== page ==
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Seven wonders of the United States: Utopia and baseball
The ABC's morning show, "Good Morning America" has a series in the works to get people to tune in May 5-13. Each day they will feature a "wonder" of the United States. A panel of travel experts are in charge of the picking. What seems daunting to me is figuring out the parameters, and then narrowing down the choices. In February, Gading ran a series on the 14 sites in the U.S. that may achieve World Heritage organization distinction over the next 10 years. Even that list doesn't help much.
Does one choose architecture over nature? What about sites with cultural significance? How does the Grand Canyon compare to the Empire State Building? If I were to pick the top wonders of the U.S., two of them would be Disneyland in Anaheim, California and Rickwood Field in Birmingham, Alabama. "Say, what?" you might be thinking. I have my reasons.
I'd pick Disneyland, not because I think Disneyland is the most wonderful place in the U.S., but because it was created by Walt Disney as a version of Utopian society. Really. There's a loads of stuff written about it. Optimism, innovation and cleanliness were built into its design. The values Disneyland promotes are meant to reflect the U.S., and over the years Disneyland has had an enormous influence on American culture. Look at marketing alone and how many people pour into a Disney establishment each year. When people come to the United States for vacation, Disney is one of the places they head. Since Disneyland was the first to open, it gets the nod.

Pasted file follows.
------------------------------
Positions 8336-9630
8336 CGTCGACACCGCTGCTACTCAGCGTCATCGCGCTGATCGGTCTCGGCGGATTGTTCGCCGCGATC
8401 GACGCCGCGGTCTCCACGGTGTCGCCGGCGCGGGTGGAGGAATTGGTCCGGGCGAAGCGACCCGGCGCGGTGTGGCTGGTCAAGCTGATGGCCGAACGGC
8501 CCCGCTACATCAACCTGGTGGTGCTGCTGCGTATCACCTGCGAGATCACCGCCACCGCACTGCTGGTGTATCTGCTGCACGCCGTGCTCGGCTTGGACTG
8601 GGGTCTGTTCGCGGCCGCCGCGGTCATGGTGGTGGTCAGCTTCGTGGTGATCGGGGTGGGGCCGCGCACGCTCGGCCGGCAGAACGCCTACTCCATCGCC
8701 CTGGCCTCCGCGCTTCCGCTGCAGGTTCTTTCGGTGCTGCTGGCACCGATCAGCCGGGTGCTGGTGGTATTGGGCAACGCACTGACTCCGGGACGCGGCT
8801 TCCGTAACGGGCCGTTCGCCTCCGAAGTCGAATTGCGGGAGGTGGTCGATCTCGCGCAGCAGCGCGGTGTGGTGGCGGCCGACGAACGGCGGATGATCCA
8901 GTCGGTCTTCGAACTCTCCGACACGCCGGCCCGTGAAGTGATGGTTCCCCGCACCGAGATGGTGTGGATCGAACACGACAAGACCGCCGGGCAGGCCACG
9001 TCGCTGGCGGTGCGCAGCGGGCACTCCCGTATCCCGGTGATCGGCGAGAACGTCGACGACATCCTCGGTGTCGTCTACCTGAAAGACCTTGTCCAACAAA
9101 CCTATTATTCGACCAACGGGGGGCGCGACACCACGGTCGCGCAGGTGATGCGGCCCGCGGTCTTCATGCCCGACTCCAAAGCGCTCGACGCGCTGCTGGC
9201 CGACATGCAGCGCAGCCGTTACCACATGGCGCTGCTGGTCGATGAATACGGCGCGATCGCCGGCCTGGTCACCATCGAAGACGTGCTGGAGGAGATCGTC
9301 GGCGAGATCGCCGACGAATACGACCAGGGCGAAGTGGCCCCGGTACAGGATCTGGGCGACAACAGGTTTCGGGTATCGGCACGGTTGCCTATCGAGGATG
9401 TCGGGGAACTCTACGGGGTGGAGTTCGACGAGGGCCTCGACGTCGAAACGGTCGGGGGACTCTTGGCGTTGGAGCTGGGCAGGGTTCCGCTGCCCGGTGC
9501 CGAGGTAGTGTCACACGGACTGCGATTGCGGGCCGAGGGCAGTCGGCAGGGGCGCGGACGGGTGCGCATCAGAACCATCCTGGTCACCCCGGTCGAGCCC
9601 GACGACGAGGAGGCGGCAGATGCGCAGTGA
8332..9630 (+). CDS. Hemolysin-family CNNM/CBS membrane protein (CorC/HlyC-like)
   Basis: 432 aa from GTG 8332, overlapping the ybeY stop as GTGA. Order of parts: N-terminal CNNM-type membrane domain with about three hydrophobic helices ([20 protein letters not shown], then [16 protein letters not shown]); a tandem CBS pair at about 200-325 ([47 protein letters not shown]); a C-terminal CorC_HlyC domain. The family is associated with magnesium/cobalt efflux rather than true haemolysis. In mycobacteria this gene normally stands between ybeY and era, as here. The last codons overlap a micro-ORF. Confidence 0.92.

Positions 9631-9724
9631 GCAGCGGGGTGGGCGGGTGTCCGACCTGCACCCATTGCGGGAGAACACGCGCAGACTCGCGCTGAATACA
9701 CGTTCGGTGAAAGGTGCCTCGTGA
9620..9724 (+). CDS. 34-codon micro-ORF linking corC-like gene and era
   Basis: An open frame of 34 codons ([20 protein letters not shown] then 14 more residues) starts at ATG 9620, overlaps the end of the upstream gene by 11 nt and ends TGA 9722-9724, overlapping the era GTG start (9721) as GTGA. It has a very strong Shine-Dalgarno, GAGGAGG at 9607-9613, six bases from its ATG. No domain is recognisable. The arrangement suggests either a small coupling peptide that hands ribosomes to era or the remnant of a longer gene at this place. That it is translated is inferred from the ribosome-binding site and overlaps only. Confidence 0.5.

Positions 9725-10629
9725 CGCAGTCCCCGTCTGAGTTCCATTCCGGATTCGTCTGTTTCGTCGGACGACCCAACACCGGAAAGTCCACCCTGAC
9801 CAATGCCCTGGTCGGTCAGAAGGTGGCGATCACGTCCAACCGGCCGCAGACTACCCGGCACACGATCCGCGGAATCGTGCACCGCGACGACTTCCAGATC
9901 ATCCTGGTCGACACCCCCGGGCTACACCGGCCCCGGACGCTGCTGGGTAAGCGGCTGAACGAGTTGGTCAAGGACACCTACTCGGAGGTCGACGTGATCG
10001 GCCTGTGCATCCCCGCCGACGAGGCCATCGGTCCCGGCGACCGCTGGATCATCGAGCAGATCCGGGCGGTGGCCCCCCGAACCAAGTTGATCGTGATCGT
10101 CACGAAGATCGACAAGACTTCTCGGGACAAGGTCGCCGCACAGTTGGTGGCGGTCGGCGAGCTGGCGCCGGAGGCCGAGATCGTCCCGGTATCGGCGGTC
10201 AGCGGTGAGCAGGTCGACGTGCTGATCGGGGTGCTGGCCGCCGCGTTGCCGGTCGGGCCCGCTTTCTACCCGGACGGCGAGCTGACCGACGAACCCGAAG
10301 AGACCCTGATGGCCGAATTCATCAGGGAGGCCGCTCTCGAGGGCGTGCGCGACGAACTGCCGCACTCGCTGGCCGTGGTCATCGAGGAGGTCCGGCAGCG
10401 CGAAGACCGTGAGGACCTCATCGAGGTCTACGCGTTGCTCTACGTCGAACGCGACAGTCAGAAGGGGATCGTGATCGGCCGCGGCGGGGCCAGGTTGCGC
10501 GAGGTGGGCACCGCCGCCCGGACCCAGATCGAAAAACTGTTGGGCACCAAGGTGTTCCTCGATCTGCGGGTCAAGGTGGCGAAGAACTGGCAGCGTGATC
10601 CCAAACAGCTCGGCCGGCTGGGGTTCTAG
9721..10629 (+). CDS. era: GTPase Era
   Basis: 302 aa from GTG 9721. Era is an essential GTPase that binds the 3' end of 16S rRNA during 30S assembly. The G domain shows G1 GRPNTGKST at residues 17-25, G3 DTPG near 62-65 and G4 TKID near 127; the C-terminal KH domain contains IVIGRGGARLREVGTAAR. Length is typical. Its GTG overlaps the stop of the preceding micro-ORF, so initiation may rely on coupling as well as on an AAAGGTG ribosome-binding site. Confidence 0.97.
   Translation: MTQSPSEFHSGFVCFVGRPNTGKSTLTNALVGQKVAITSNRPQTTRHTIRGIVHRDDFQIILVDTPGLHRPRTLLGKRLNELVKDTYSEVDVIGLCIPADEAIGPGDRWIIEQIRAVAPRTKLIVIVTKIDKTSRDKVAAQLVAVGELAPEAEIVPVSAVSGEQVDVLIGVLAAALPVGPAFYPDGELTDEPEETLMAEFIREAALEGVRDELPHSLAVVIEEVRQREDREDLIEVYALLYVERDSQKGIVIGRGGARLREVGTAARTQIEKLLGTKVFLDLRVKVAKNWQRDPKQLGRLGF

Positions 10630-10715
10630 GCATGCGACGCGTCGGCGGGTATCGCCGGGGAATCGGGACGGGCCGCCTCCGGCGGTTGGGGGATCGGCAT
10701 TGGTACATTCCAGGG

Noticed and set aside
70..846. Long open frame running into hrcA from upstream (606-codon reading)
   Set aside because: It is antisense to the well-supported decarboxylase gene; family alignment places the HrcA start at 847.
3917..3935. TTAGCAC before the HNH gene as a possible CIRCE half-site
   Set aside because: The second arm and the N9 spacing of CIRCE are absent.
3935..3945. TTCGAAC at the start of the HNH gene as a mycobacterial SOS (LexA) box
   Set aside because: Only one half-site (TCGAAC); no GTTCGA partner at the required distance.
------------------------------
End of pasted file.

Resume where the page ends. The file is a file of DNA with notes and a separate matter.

Why Rickwood Field? Well, it's the oldest baseball park in the U.S. that still looks like it did back in 1910 when it first opened. Willie Mays played here. I thought about choosing one of the larger more famous ball parks, but when I did a search for the oldest ball park in the United States, Rickwood Field came up. Whenever Rickwood Field gets an update, the update looks like the original.
Wonders of the world, in my opinion, should mostly represent the original creation, otherwise history is covered up and discarded. Rickwood Field is also significant in the history of U.S. race relations. This was the home of the Black Barons of the Negro League.
Because baseball is a sport that most folks in the U.S. have played at one time of another--and it is one that has had an enormous impact on the identity of many U.S. cities--look at the economic impact alone, I think a baseball field is a U.S. wonder. So, these are my two choices off the top of my head. I'm interested to see what the travel experts pick. I doubt they'll think of Rickwood Field. Disneyland? Maybe. The Grand Canyon? I would say it is a yes.